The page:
The Pacaya from the air.
The Pacaya rises about 30 kilometers south of the capital of Guatemala and is relatively easily accessible. It is a subduction zone volcano that produces a basaltic to intermediate melt. In addition to basalt, there are dacite (lava domes) and andesitic basalts.
The Pacaya is a young volcano. It was formed about 23,000 years ago on the edge of an older caldera in which Lake Amatitlan also lies.
The complex volcano is composed of several cones and domes and has several peaks. Of these, the Cerro Chino and the Cerro Grande were not active for a long time; the currently active crater cone is the McKenney. It was formed after the flank of an older cone collapsed 1100 years ago. This led to a large landslide, the deposits of which were found 25 kilometers from the Pacaya.
The eruptions of the PacayaIn historical times the Pacaya erupted at least 23 times. However, the volcano also remained dormant for more than a century, until in 1962, an area of the summit began to sink in; three years later, a dome grew up. Since then, the volcano is almost continuously active.
The activity of the Pacaya is various: It erupts predominantly strombolian and vulcanian. Short lava flows, small pyroclastic flows and debris avalanches are also part of its repertoire.
There were particularly active phases on the Pacaya between 1989 and 1991, and in January 2000 there was a phase of strong activity during which several villages were evacuated. In December 2008, the volcano generated four lava flows between 50 and 200 metres long; small strombolian eruptions came from a cone in the crater.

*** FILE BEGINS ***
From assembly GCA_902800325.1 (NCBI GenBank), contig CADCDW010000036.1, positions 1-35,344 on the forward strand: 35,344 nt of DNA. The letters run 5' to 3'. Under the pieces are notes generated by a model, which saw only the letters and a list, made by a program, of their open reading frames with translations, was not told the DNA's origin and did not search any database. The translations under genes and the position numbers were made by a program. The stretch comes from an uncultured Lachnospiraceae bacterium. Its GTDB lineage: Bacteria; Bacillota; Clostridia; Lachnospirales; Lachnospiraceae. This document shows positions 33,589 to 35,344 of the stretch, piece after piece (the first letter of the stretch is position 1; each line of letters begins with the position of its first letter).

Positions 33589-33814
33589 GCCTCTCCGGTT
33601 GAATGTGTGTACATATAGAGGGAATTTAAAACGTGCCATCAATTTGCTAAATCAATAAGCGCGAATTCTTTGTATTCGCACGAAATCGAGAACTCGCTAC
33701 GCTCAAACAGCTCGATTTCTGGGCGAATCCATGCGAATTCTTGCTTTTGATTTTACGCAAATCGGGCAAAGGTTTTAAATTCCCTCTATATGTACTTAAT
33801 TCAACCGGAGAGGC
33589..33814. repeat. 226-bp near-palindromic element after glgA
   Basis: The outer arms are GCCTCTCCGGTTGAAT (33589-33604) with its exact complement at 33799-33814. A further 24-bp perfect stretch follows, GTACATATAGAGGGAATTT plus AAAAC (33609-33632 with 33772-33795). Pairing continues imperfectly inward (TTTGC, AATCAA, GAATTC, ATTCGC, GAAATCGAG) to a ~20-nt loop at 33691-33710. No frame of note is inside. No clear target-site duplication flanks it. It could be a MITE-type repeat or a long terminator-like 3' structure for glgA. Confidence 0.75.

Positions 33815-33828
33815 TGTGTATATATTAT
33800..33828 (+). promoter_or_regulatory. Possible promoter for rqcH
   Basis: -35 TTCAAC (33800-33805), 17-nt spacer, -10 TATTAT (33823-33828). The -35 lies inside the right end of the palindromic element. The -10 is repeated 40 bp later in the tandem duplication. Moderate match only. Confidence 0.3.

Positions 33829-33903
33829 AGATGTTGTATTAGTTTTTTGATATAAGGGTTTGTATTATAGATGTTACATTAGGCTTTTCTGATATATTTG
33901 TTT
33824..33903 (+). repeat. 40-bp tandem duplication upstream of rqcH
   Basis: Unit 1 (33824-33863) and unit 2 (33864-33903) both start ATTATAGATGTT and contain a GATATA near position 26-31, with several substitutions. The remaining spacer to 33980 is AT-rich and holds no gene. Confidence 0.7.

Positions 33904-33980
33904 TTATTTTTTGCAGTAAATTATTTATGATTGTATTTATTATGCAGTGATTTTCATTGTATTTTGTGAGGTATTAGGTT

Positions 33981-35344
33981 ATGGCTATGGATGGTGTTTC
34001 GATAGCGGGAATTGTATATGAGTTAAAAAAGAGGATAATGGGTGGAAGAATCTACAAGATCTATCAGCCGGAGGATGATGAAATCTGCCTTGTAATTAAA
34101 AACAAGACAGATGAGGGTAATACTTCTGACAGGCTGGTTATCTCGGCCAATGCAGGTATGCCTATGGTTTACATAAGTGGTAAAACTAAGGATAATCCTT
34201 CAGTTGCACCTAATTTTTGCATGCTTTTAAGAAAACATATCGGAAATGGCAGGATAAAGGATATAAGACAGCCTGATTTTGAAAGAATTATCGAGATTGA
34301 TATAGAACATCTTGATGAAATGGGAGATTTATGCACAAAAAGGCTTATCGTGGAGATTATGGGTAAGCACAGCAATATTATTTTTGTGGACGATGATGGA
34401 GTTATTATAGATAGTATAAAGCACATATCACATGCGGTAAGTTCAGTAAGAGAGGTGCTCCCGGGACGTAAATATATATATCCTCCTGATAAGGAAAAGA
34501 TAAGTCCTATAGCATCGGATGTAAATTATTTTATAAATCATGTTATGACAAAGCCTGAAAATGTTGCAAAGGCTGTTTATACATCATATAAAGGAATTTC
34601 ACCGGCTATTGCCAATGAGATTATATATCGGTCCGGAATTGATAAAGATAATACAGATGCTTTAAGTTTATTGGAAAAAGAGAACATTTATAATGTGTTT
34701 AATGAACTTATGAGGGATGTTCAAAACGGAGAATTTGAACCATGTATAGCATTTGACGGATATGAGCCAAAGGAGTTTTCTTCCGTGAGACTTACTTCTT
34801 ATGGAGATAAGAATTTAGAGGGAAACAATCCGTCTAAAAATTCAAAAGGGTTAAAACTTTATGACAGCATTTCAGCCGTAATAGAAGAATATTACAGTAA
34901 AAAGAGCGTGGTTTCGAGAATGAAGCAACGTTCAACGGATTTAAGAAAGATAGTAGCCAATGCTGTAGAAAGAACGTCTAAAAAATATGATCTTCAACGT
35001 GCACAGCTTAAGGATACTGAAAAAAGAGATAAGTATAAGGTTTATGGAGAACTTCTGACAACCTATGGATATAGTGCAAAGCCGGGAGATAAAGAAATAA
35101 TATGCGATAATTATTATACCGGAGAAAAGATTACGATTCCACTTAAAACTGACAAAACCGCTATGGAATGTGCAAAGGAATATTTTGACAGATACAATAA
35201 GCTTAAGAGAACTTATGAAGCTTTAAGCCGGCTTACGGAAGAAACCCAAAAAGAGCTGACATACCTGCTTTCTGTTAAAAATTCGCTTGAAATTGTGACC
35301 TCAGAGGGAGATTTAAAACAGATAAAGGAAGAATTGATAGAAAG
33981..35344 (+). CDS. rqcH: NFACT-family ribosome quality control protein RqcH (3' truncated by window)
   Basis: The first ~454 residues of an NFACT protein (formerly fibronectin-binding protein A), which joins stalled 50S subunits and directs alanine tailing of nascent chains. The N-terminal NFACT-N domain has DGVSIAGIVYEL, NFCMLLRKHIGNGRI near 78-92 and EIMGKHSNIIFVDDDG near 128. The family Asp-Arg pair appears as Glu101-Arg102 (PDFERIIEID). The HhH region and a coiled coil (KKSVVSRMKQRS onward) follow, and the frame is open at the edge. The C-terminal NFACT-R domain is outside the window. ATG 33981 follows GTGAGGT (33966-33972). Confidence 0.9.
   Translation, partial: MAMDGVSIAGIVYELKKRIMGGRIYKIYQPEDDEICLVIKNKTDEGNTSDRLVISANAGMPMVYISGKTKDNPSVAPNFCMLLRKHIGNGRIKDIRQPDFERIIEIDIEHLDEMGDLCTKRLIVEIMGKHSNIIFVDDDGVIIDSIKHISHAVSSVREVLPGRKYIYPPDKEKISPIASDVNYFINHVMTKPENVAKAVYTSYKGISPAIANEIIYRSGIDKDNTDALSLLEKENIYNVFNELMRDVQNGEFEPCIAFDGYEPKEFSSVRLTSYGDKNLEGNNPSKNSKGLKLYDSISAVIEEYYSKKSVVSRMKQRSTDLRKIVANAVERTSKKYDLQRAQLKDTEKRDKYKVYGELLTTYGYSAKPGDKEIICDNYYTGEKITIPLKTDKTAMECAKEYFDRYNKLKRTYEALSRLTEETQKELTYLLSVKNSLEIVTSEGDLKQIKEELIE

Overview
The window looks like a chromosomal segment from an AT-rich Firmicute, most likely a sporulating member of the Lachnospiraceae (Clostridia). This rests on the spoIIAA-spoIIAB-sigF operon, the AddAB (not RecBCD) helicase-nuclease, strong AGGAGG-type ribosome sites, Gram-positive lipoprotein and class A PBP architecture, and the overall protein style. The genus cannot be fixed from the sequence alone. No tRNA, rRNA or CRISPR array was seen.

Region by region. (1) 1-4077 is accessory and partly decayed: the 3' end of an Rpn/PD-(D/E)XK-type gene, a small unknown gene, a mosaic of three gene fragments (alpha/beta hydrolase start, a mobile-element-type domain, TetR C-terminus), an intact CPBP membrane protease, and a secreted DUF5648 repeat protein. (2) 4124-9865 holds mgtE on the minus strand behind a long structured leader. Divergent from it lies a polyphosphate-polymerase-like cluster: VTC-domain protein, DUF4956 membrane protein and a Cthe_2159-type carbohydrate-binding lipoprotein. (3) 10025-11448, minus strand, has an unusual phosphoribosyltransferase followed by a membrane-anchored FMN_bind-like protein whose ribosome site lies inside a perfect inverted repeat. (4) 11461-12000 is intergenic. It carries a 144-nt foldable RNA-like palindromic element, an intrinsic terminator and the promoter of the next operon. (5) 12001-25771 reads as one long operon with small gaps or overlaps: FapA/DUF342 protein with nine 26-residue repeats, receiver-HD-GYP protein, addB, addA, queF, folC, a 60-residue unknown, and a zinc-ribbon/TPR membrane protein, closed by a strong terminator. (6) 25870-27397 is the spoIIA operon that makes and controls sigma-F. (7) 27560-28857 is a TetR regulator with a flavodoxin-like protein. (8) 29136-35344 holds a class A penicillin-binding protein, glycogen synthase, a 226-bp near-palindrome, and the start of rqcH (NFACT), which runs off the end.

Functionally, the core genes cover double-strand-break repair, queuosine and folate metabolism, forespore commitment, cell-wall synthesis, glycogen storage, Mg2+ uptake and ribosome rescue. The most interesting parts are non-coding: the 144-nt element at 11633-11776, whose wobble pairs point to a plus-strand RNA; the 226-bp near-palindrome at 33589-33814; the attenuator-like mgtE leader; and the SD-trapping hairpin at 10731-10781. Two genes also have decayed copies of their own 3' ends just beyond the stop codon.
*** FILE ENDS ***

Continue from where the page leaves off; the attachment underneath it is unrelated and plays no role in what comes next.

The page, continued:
The most recent eruption took place on 28 May 2010. An ash cloud rose several thousand meters high and ash fell in the capital Guatemala City. A 7 cm thick ash layer was deposited. The airport was closed and a state of emergency was declared in some regions. Lava flows set vegetation at the foot of the volcano on fire. Only 2 days later the tropical cyclone "Agatha" swept over Central America and killed 150 people.
Since spring 2017 a new hornito grew in the McKenney crater, which over the months turned into an intracrater cone. It collapsed several times and then rebuilt itself. Strombolian eruptions were the architect of the cone. Mostly the tephra rose only 5-30 m high, but occasionally larger eruptions occurred. Lava flows flowed in southwestern direction.